Visitors to Thailand generally make a beeline to Bangkok and the beach. Who can fault them? Bangkok’s bustling eclectic neighborhoods, diverse foodie scene and hedonistic nightlife are second to none, and Thailand’s beaches are some of the world’s most dazzling.
But, Bangkok and the beach aren’t the only reasons to visit Thailand. Read on for six additional highlights:
1. Historical Ruins
The grand UNESCO World Heritage sites of Sukhothai and Ayutthaya are two of the region’s most impressive historical ruins sites.Rent a bike and explore at your own pace.
As the first Kingdom of Siam in the 13th and 14th centuries, Sukhothai is home to a myriad of partially rebuilt, grandiose palaces and temples. Multi-sized Buddhist statues that adorn temples and walkways particularly stand out, some with expressive, peaceful faces and large, perfectly crafted hands. Colorful gardens and manicured pathways add to Sukhothai’s allure, as do the outdoor food stalls that serve piping hot, spicy Thai soups.
Located only an hour or so away from Bangkok, Ayutthaya makes for an easy, worthwhile day-trip from the city. Founded in the 14th century as the second Kingdom of Siam, the grounds are dotted with massive swirling reliquary towers and an intricate former Royal Palace topped off by a multi-tiered, colorful roof. Follow the crowds indoors to be humbled by grand, shimmering gold Buddhist statues.
2. Street Food
Prepare for a sensory explosion in Thailand’s outdoor food markets where homegrown cooks create delectable, sometimes simple, other times complex local dishes. Aromatic jasmine rice, hot and sour Tom Yam soup, savory meat dishes, curried egg noodles, chilled fruit juices, and sweet mangos with sticky rice—and, that’s only the first row of food stalls. Practically everywhere in Thailand, food is plentiful, good, and cheap. Though, do be leery of raw veggies—weak Western bellies tend not to react well.
3. Great Value for Accommodation
Throughout Thailand there is a wide array of accommodations for all types of travelers. From cheap, party hostels to luxurious resorts, and literally everything in between, Thailand has it all. The US dollar goes quite far as well, so American travelers get a lot of bang for their buck. Backpackers, flashpackers, and luxury lovers: prepare to live it up in style.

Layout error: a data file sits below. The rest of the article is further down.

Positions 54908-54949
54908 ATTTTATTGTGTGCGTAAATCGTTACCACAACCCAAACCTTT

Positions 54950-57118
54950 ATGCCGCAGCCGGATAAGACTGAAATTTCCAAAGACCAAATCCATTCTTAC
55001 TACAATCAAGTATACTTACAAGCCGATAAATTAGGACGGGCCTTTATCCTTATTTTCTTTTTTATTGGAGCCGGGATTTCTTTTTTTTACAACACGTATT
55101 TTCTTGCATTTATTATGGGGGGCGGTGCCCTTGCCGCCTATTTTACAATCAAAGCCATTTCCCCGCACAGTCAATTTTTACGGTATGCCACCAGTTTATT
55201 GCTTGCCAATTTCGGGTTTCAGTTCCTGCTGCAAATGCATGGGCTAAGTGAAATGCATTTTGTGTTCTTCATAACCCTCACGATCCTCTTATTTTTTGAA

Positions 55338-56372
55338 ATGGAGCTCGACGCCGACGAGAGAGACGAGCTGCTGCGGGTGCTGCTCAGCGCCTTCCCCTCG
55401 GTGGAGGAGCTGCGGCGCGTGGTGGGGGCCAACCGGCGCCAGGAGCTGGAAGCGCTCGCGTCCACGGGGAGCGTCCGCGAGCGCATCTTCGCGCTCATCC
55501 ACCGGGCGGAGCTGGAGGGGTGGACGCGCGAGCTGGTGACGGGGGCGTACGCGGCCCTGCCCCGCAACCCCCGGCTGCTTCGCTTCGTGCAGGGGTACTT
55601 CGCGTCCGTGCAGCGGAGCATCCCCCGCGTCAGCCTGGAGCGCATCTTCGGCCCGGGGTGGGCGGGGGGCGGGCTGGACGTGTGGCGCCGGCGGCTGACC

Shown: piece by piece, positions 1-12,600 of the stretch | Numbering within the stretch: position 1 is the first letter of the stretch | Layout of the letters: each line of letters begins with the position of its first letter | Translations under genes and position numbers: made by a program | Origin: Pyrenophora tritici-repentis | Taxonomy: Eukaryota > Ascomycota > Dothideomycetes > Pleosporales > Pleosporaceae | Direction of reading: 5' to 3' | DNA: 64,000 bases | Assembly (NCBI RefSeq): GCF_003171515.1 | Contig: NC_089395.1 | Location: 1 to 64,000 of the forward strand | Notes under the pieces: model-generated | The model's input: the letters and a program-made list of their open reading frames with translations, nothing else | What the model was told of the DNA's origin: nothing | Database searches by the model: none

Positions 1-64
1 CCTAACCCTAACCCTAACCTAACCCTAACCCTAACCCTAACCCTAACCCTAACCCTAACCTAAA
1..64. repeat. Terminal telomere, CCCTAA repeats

4. Motorbike Trips
Almost every adventure traveler in Thailand has a motorbike story. I’m no different. I hopped on a bike in Chiang Mai and spent an adventure packed day exploring the rugged Northern countryside. When I wasn’t getting lost or rained on, I stared in awe at the wild, colorful world around me. From winding roadways completely encased by emerald green forests and vibrant farming communities, to craggy fog-coated mountains, the scenery surpassed my grandest imaginations.
5. Chiang Mai
Chiang Mai is Northern Thailand’s largest, most culturally relevant city. It has all of the amenities of a city (a range of accommodations, a well-known foodie scene, shopping, etc.), but somehow still pulls off a small town, peaceful feel. Perhaps, it’s the hundreds of Buddhist temples and monks that reside in Chiang Mai, or maybe it’s the illustrious rural landscape surrounding the city—life just seems to move at a slower pace than in crazed, booming Bangkok. Spend at least three days exploring all of the temples, including the extravagant Wat Phra That Doi Suthep which sits atop a soaring 5,499 foot mountain. The flashy, gold-spired temple and surrounding murals and shrines are beloved by both locals and tourists alike, so prepare for crowds.
While Chiang Mai’s nightlife scene may not rival Bangkok’s, it’s certainly not lights-out at 9pm either. The sizable university and ex-pat crowd make sure of it. From hippy vegan restaurants and a handful of raucous bars to upscale French restaurants, all visitors will find their niche. Late night food vendors produce some of the best banana pancakes in the country too—yeah, yeah, I know banana pancakes in Thailand are a cliché, but they’re still mighty tasty.
6. The People
The rumor is true, Thai people are in fact, very, very nice. They’re easy going, hospitable, and accustomed to Western tourists. And, they’re phenomenally good cooks. Learn a few Thai words, return ubiquitous smiles, and you’ll be chatting with locals in no time.
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